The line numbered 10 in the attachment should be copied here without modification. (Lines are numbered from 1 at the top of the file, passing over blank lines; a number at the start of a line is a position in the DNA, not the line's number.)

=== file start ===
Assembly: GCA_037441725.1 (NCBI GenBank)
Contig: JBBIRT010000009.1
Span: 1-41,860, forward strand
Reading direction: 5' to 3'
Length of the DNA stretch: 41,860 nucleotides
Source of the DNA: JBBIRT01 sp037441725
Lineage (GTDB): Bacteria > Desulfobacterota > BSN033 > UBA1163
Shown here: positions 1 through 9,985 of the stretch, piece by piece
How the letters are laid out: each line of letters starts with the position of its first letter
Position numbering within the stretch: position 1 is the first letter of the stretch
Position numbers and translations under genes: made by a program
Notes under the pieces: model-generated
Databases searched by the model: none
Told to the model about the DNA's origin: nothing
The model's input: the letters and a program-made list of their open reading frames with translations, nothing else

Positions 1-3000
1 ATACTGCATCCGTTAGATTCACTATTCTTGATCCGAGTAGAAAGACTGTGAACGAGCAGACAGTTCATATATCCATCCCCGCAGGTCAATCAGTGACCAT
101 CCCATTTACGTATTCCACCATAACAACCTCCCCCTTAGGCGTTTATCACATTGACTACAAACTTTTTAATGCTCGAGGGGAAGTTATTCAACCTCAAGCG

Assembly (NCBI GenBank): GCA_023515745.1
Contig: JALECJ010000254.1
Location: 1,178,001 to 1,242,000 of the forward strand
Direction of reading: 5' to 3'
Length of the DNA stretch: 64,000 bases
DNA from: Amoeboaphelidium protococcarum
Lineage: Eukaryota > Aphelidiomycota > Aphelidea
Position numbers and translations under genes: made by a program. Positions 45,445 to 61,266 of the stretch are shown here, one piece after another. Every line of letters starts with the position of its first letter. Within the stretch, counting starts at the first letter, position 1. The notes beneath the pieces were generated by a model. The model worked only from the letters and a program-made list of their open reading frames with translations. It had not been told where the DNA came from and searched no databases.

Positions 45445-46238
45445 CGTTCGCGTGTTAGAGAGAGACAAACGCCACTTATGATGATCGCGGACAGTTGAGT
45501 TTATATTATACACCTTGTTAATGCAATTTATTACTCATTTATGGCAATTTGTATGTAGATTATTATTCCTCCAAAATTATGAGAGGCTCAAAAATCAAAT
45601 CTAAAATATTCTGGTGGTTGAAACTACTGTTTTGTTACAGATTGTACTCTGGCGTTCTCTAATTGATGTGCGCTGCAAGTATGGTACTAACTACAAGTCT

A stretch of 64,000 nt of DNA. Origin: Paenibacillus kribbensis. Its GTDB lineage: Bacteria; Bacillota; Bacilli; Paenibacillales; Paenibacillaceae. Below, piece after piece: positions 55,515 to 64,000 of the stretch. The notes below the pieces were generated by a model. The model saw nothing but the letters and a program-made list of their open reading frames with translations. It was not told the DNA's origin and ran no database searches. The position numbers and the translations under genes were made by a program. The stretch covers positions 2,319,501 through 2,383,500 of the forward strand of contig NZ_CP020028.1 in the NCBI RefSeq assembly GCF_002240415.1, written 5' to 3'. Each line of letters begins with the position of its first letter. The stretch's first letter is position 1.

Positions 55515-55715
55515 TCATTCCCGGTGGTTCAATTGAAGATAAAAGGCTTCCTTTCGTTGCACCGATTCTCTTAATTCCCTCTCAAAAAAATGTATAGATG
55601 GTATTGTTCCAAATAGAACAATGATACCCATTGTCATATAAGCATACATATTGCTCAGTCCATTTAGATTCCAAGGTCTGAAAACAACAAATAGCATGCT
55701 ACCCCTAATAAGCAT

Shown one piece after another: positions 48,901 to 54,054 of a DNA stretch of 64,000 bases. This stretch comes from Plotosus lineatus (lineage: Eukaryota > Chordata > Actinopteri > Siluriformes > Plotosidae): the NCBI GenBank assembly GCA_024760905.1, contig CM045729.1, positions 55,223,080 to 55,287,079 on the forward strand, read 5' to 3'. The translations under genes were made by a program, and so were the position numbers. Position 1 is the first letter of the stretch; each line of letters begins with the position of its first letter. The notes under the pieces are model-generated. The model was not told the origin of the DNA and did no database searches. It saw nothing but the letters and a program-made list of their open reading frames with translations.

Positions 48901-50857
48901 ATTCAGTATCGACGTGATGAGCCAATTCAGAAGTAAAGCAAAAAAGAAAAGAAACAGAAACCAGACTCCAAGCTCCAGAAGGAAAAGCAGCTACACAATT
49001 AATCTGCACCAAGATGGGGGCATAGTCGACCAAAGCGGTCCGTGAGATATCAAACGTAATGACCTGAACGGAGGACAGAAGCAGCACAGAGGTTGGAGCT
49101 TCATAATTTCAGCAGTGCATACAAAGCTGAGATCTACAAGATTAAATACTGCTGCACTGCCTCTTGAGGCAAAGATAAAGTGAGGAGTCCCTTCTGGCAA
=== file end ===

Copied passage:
Position numbering within the stretch: position 1 is the first letter of the stretch